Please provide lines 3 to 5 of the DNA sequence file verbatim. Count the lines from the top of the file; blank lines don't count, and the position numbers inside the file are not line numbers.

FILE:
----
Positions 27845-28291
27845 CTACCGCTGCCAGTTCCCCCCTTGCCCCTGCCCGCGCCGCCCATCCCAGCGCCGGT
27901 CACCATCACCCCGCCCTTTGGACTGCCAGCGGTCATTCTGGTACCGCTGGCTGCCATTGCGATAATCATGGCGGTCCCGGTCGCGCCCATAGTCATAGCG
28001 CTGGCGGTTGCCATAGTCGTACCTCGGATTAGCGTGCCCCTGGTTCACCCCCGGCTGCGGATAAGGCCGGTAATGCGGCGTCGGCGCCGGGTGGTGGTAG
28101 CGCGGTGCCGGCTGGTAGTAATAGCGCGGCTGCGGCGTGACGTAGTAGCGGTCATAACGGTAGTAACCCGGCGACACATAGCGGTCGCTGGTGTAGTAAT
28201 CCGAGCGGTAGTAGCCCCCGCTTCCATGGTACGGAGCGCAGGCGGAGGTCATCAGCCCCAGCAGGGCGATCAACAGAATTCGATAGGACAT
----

27901 CACCATCACCCCGCCCTTTGGACTGCCAGCGGTCATTCTGGTACCGCTGGCTGCCATTGCGATAATCATGGCGGTCCCGGTCGCGCCCATAGTCATAGCG
28001 CTGGCGGTTGCCATAGTCGTACCTCGGATTAGCGTGCCCCTGGTTCACCCCCGGCTGCGGATAAGGCCGGTAATGCGGCGTCGGCGCCGGGTGGTGGTAG
28101 CGCGGTGCCGGCTGGTAGTAATAGCGCGGCTGCGGCGTGACGTAGTAGCGGTCATAACGGTAGTAACCCGGCGACACATAGCGGTCGCTGGTGTAGTAAT